Opening Day Dove Shoot



Over the years I’ve learned that opening day dove shoots are as fickle as a fairy throng (in the words of Ezra Cook). It’s not unlike hoping to hit zero or double zero in roulette – good dove shoots do occur, but the odds can be long.

Opening day of dove season found me two hours south of my Louisa home in Dundas, Virginia, Lunenburg County where I was a guest of Jacob Bacon for an afternoon of shooting at brown feathered fairies that flew at 55 mph.

The invitation came via Kate Ahnstrom, the Woods & Waters Winged Wisdom columnist and owner of Virginia Shooting Sports. She’s a crack wing shooting and clays instructor I met some years back at a ring pheasant shoot. She can shoot and write, and she’s a great event organizer that has aligned with Bacon to help promote his business.

Jacob and his family own a 257-acre property not far from Nottaway Reservoir smack dab in the middle of rural Virginia (between Blackstone and South Hill) that has been carefully curated to provide outstanding cover and crops for the early dove season as well as upland bird hunting during the long preserve hunting season.

Bacon is somewhat of a rockstar in the field of dog training and field trials. At just 33 he’s already trained two national champion German shorthaired pointers, and his now nine-year-old yellow lab, Mason was inducted to the National Upland Classic Series (NUCS) Hall of Fame and can consistently vacuum a field of three birds in under five minutes. Bacon trains all breeds of hunting dogs, but his specialty is finishing upland bird dogs.

It’s his love of this tradition and bird hunting that drove him to acquire the Bacon Farms acreage we hunted that afternoon.

For the dove shoot, Bacon had approximately 20 hunters spread out around a 100-acre field that was traced with 10-yard-wide rows of sorghum alternating with 10 yards of burned wheat and switchgrass in the corners next to the woods. There was a power line that bisected 60% of the field – a major attractor to doves.

Hunters sat on buckets or shooting stools in the sorghum or on the edge of the woods and waited for the doves to fly down to feed on the burned grain. Now hunting a baited field is illegal, so that is why Bacon burned and turned the wheat, but just enough remained to attract the hungry birds and be within the law.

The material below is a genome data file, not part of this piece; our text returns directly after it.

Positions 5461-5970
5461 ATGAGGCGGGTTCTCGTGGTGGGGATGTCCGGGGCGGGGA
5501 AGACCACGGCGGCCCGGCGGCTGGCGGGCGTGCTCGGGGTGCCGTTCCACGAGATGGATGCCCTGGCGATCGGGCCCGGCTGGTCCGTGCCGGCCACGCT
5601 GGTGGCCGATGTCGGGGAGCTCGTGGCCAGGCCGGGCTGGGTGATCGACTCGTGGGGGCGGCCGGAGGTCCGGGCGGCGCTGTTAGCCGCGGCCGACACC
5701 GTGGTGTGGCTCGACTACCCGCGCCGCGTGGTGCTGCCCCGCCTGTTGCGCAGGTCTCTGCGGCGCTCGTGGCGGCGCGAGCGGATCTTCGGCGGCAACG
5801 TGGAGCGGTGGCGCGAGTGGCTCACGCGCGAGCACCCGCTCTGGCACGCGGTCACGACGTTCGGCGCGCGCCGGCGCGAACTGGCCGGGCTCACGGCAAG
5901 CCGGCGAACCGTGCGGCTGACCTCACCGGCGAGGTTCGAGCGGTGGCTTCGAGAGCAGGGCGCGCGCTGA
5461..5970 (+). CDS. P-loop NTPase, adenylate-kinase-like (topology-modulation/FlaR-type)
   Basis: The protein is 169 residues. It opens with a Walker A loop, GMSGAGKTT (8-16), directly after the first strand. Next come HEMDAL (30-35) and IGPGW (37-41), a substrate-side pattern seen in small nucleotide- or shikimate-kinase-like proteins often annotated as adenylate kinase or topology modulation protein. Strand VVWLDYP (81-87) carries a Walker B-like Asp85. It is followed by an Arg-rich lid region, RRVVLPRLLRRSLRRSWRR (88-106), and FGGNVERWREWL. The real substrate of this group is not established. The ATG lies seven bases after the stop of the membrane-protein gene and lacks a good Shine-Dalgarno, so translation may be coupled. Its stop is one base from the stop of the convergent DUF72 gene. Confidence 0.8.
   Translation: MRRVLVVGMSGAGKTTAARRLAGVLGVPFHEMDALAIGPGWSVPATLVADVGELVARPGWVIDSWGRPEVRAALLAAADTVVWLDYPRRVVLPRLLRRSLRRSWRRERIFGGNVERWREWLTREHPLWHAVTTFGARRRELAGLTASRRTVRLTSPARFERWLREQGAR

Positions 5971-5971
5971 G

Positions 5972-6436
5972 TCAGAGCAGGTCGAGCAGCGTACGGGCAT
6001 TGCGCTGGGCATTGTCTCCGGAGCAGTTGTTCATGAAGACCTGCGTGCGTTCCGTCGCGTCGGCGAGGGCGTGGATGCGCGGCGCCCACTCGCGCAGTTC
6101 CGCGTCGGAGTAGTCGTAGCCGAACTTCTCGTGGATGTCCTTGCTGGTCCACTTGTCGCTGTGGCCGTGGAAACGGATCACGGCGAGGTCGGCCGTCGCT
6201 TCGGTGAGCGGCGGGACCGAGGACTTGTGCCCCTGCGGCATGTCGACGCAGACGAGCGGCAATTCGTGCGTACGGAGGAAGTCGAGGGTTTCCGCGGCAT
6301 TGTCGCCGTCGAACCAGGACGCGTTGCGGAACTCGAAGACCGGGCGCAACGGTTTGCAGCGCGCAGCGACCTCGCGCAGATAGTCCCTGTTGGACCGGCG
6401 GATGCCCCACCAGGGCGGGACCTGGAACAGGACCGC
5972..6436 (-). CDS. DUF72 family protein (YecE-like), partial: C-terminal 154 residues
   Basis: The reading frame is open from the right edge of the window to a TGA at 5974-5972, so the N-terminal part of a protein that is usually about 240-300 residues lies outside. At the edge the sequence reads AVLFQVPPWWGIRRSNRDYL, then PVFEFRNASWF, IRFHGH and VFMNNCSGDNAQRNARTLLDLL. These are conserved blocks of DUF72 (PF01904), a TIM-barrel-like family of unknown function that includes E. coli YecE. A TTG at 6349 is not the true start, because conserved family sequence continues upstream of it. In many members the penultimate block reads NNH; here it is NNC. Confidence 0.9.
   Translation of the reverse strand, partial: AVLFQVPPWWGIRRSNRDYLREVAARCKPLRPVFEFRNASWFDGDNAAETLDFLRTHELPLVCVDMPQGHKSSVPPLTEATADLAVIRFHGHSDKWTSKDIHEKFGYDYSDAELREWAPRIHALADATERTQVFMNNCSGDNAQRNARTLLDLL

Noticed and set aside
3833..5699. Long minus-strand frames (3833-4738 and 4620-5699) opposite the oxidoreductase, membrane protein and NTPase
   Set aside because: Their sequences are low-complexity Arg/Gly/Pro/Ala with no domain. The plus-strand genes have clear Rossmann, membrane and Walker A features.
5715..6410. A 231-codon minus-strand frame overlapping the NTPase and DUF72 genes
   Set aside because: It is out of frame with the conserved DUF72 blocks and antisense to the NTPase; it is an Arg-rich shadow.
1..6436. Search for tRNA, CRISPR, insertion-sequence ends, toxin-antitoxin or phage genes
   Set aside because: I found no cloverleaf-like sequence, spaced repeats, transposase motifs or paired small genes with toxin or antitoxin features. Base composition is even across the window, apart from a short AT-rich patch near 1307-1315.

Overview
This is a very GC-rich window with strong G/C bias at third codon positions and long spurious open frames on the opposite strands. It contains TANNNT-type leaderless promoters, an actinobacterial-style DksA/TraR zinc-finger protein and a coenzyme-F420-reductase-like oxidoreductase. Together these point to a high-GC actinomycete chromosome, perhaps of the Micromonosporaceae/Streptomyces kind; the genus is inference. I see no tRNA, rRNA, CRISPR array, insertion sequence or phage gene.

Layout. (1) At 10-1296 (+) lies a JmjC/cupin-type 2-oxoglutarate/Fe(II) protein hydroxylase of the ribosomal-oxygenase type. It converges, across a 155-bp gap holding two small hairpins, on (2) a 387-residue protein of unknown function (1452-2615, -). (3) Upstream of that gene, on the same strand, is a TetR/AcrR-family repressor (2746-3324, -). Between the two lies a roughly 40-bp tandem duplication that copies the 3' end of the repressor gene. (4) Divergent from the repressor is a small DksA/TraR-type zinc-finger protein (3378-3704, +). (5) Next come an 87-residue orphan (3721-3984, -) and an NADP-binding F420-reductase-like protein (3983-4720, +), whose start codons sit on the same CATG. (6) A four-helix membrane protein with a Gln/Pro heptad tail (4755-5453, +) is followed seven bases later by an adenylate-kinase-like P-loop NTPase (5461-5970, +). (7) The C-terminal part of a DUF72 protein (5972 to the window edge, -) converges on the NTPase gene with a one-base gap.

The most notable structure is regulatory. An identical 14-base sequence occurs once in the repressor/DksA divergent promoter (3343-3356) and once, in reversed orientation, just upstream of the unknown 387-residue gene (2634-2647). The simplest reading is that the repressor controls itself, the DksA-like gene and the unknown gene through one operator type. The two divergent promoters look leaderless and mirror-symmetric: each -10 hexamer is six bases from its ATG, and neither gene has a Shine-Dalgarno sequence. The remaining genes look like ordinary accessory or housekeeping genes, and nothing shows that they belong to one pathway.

Legal shooting hours began at noon. Everyone was in place and ready to go by 12:10. I was hunting with Kate’s husband, Mike; a policeman with the City of Richmond.

When Mike promptly raised, fired, and dropped the first dove that flew over our stand at 12:16. I though, wow, this guy can really shoot! We’ll have our limits in no time.

Well, after four boxes of shells for him and three-and-a-half for me we had each dropped our 15-bird limits, but if you do the math that’s 100 shots to drop 15 birds!

I shot up all my 12 ga. shells through my Weatherby semi-auto, then switched over a new 20 ga. ATI Calvary over-and-under I had picked up the day before. Mike was shooting a tricked-out Caesar Guerini Faber Arms 12 ga. semi-auto.

This was a very good dove shoot as the fairies weren’t too fickle and flew from start to finish with a peak of activity from 3:30 to 5:45.

To this hunt I had also brought along the newest member of my family – our four-month-old Brittany pup, Birdie.

The little brown and white dog loves retrieving a bumper with last seasons’ woodcock wings rubber-banded to it but had never had a bird in her mouth nor heard gun fire.

Turns out I had nothing to worry about. That pup was a natural. She bounded in and found doves we dropped in cover so thick we didn’t know where she was. And she brought them right to us! It was a beautiful thing to see, and I was thrilled.

After the hunt the Bacon family and Kate had a BBQ feast waiting, featuring homemade coleslaw, potato salad and caramel turtle brownies. As I ate, I wandered down to shoot some video of a father and son that had arrived late and were still shooting under the power lines. Turns out the fellow was scheduled for bypass surgery the coming week, so this was his last hunt for a while. His young son, complete with a blonde mullet right out of the WWF, had brought a BB gun.

Before I left, Jacob was kind enough to show me around the preserve via four-wheeler. The grounds appeared endless, all with excellent cover. There were even two hidden lakes he promised me held some giant bass. Bacon plans on adding an event barn with bunk style lodging and hopes to create a destination for upland hunters around the mid-Atlantic. His place is already a stop for the NUCS (National Upland Classic Series) field trials scheduled for November 10-13 if you have a dog you’d like to run.

By the time you read this he’ll have already held a second dove shoot the Saturday after opening day. Now is the time to book an upland hunt and enjoy this tradition of fall. Quail, chukar and pheasant are available, and you’ll be hunting over Bacon’s national champion dogs. He’s currently taking reservations for October through March. You can contact him at [email protected].

It has a been a few years since I experienced a good dove shoot. This now makes four in about 25 years, though I’ve been on probably 18 opening day hunts. The odds are that long, but I do enjoy playing roulette, and I don’t mind paying my dues to the fickle fairies of opening day.

Until next time remember to cherish, protect, and conserve the outdoors, while sharing it with others.

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